[QODLink]
Archive
UN rights report slams Israeli wall
An Israel barrier being built cutting off the occupied West Bank from the Jewish state amounts to an illegal annexation of Palestinian territory and must be condemned by the international community, according to a UN human rights report.
Last Modified: 30 Sep 2003 14:58 GMT
Palestinians' lives made more difficult with latest move
An Israel barrier being built cutting off the occupied West Bank from the Jewish state amounts to an illegal annexation of Palestinian territory and must be condemned by the international community, according to a UN human rights report.

The wall erected in recent months would incorporate “substantial areas” of the West Bank into Israel, said John Dugard, the world body's special rapporteur for human rights in the occupied Palestinian territories on Tuesday.

“The evidence strongly suggests that Israel is determined to create facts on the ground amounting to de facto annexation,” said the report.

“Annexation of this kind, known as conquest in international law, is prohibited by the Charter of the United Nations and the Fourth Geneva Convention,” it added.

Dugard said it was time to condemn the wall as an unlawful act of occupation, in the same way Israel’s annexation of occupied East Jerusalem and Syria’s Golan Heights had been condemned.

UN Security Council resolutions criticised Israel’s 1967 occupation of East Jerusalem and the Golan Heights, seized after the Arab-Israeli war of that year.

Dugard’s report was released as the Israeli cabinet prepared to meet on Wednesday to decide on the route of the next portion of the barrier.

The wall, condemned by the international community, seizes some of the most fertile areas in the West Bank and prevents farmers from reaching their land.

Rare US criticism

Washington has strongly objected to plans to incorporate settlements in the West Bank on the Israeli side of the wall. Under international law, all Jewish settlements are illegal.

Israel strongly criticised the UN experts' report, claiming it was “one-sided, highly politicised and biased”.

Israel insists the wall is necessary to deter resistance attacks.

The world body report called on Israel to place a limit on “the violation of human rights in the name of counter-terrorism”.

Palestinians fear wall will mark
borders of a future homeland

But Dugard doubted the barrier would prevent attacks, saying occupation troops had concluded that most resistance fighters had taken advantage of flawed searches to cross through checkpoints.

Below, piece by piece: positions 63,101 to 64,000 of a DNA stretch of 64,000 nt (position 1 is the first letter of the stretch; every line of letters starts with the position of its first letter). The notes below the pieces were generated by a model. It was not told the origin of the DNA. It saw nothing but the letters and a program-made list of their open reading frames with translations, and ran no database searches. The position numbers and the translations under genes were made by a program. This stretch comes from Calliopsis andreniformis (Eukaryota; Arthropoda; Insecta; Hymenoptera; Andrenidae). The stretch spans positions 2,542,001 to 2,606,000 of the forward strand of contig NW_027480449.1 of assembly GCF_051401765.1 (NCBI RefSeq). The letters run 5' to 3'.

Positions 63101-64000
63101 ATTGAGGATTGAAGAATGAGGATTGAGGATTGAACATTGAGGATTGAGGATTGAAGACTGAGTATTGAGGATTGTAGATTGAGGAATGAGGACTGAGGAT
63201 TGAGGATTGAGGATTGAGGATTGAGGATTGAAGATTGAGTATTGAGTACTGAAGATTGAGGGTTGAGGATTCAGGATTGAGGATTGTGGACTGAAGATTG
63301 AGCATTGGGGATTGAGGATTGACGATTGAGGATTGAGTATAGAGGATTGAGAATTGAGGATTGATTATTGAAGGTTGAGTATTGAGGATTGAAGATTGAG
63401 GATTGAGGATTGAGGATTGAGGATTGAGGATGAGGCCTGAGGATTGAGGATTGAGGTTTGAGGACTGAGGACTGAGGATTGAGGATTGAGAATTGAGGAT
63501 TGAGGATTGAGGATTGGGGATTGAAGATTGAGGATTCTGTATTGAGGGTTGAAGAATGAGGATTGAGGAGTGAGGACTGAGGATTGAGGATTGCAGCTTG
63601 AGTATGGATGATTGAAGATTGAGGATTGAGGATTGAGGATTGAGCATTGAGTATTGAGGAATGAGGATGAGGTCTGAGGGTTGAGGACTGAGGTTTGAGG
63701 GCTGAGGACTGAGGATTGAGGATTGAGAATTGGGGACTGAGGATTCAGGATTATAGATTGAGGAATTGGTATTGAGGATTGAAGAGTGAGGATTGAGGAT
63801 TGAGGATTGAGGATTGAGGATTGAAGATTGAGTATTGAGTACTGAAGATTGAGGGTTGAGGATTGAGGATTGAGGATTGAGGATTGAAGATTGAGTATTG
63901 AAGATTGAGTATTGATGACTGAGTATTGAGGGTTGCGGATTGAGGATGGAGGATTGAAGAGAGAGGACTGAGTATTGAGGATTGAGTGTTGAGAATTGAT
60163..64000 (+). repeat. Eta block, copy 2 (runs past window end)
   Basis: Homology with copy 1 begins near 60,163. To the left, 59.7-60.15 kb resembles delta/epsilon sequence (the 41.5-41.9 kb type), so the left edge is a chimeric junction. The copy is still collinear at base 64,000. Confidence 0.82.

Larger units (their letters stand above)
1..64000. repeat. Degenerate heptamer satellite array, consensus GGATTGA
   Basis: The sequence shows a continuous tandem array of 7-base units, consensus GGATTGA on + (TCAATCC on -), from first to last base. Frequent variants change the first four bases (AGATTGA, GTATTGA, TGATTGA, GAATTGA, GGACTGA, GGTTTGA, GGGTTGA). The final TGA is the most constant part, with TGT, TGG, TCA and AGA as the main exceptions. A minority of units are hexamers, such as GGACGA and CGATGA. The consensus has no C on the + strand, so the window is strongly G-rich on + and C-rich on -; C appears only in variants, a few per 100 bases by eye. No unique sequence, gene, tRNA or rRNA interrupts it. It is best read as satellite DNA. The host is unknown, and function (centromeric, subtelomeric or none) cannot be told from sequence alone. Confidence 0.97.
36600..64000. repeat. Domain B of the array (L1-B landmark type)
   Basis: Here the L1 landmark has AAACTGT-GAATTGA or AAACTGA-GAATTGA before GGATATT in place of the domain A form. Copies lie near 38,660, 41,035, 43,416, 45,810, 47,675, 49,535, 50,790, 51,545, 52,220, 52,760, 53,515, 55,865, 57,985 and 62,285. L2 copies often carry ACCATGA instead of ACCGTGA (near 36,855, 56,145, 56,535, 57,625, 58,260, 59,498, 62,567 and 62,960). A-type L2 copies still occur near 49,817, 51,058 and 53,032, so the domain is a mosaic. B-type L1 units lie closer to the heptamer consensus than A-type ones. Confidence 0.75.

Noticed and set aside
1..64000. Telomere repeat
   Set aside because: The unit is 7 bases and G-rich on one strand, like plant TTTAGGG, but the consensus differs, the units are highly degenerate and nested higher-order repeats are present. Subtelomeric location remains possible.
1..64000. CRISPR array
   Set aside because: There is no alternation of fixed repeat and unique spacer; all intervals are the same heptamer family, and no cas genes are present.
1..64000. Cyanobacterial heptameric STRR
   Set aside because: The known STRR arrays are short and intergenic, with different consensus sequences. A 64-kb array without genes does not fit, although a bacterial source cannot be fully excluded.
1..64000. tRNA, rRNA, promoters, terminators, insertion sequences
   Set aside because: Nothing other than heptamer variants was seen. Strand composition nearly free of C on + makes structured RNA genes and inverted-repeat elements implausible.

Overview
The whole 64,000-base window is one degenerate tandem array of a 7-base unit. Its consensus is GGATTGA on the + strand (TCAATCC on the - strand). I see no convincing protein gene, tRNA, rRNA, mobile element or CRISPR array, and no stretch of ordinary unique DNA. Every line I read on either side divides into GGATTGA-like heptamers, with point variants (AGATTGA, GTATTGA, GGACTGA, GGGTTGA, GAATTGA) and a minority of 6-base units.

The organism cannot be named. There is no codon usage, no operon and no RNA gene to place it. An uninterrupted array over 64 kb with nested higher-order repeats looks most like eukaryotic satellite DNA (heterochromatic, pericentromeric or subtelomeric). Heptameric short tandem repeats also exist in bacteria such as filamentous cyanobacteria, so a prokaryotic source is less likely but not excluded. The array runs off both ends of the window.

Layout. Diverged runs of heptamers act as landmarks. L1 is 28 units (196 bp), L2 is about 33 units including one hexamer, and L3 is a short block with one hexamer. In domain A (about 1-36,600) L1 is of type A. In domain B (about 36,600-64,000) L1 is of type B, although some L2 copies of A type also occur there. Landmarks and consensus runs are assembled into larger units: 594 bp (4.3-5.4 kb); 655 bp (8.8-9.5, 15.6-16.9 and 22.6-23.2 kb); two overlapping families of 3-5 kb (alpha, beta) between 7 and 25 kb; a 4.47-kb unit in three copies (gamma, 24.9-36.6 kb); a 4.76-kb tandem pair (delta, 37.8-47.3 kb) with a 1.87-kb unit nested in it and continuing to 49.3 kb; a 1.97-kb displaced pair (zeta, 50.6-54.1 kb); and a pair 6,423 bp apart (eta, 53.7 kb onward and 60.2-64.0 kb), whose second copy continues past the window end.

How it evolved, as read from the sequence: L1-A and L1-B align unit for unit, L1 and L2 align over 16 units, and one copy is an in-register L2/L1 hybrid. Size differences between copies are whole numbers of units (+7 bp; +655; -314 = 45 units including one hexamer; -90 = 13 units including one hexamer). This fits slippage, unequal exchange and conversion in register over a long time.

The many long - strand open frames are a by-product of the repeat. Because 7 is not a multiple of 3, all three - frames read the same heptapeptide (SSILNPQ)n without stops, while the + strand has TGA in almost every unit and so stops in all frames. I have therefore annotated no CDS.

An estimated 200,000 to 400,000 Jewish settlers are likely to be incorporated on the Israeli side of the $1.4 billion wall, further undermining efforts to tackle the issue in peace talks.

“The construction of the wall within the West Bank and the continued expansion of settlements, which, on the face of it, have more to do with territorial expansion, de facto annexation or conquest, raise serious doubts about the good faith of Israel’s justifications in the name of security,” concluded Dugard.

The report is due to be formally presented to the 2004 session of the UN Commission on Human Rights in March, said a world body spokesperson.

The Israeli government refused to cooperate with Dugard.

Source:
AFP
Topics in this article
People
Country
Organisation
Featured on Al Jazeera
Your chance to be an investigative journalist in Al Jazeeras new interactive game.
An innovative rehabilitation programme offers Danish fighters in Syria an escape route and help without prosecution.
Street tension between radical Muslims and Holland's hard right rises, as Islamic State anxiety grows.
Take an immersive look at the challenges facing the war-torn country as US troops begin their withdrawal.
Featured
Polio remains endemic in Pakistan as health workers battle anti-vaccine prejudice and threat to life by armed groups.
Despite 14-year struggle for a new mosque in the second-largest city, new roadblocks are erected at every turn.
Authorities and demonstrators have shown no inclination to yield despite growing economic damage and protest pressure.
Lebanese-born Rula Ghani may take cues from the modernising Queen Soraya, but she'll have to proceed with caution.
One of the world's last hunter-gatherer tribes has been forced from the forest it called home by a major dam project.